Breaking down barriers
I have two sons that are autistic, ages three and four. One of the hardest things about having kids with autism is not being able to communicate with them properly or know how they’re feeling. It’s one of the most affecting struggles raising an autistic kidbrings.
If I’m being completely honest, I often feel envious watching other parents who are able to communicate with theirkids that are the same age as my boys. However, my son Gavin found a passion that allows him to express himself in ways I never expected.You might be wondering why video games are such an important part ofmy relationship with my son. Let me explain.
This article appeared first on PlayStation Enthusiast. It was reposted to Destructoid to share with the Destructoid community.
I expected video games to be a hobby of my kids, giventhat games are a big part of my life. While they are just a time-passer for my son Cole, my oldest son Gavin is undeniably a passionate gamer. It’s sort of funny saying that considering how young he is, but he justclicks with games, unlike any other four-year-olds I have seen. He is a whiz kid when it comes to navigating menus, driving cars, and getting from point A to point B. I’ll never forget the first time I watched him walk up to my TV, power it on, switch the input to the PlayStation 3, grab the PS3 controller, and boot up his favorite game: Pixar’s Cars 2. That was the day I trulystarted to grasp how much his brain soaks in what he observes (as he had seen me do that countless times.) While he is delayed with his talking/communication, he’s fully aware of his surroundings and excelsat observing and remembering the actions of other people. Thatwas just one of many, many instances — I’m still shockedon a monthly basis at what he’s able to achieve.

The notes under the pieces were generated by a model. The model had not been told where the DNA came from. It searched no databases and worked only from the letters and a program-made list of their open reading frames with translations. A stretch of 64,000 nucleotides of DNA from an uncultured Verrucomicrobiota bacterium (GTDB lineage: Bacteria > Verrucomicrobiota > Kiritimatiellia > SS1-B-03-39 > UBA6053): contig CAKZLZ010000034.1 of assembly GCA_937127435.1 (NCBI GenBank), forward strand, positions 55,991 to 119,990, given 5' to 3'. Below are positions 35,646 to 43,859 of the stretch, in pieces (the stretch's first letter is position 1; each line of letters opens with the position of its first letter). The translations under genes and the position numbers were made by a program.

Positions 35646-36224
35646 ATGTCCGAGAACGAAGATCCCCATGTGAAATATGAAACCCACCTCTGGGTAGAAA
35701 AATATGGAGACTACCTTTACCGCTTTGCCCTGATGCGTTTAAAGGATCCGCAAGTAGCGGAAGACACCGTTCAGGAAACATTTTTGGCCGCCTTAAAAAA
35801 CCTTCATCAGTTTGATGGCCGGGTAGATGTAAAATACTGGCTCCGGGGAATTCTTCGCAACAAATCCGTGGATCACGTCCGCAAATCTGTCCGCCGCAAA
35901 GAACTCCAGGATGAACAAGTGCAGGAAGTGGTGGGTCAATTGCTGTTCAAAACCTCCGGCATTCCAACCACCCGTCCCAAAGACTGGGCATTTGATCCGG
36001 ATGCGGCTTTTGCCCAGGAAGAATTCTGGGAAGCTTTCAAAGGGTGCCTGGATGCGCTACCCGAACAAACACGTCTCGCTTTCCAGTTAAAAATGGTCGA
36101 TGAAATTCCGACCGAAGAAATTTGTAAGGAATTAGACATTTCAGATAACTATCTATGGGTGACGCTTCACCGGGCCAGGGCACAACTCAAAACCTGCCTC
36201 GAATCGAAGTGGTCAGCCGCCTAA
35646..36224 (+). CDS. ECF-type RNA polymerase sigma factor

Many parents will scoff at the thought of letting such a young child play various types of video games, and honestly, I don’t blame them. However, video games and children are a case-by-case situation. How one game affectschild A., can affect child B. drastically different. For Gavin,video games connect with him more than his teachers, friends, grandparents, me, or my fiancee. Is Gavin only playing games like Sonic the Hedgehog and Rocket League? No, he actively chooses to play learning games as well.
Just a few months ago during summer break, I was sitting on the couch when Gavin came up to me with a toy letter “W” and was saying “EEMM.” I was confused at first so I followed him to his room only to discover he way saying “M” (the W was upside down). I reacted saying “Gavin, you know what this letter is?!” He then goes on to sayeach and every letter in the alphabet when I asked. I was so shocked I called myfiancee with excitement, then she went on to call her mom and dad, and it was a very exciting day for our family. Here’s the kicker though: this happened during summer break. So myfiancee and I were confused as to how he miraculouslylearned the entire alphabet out of nowhere if it wasn’t us or his school that taught him. Turned out, it was a Fisher Price iPad game that he was able to give his full undivided attention to and soak in all that knowledge. The same type of games have also taught him how to sing, dance, and mimic words.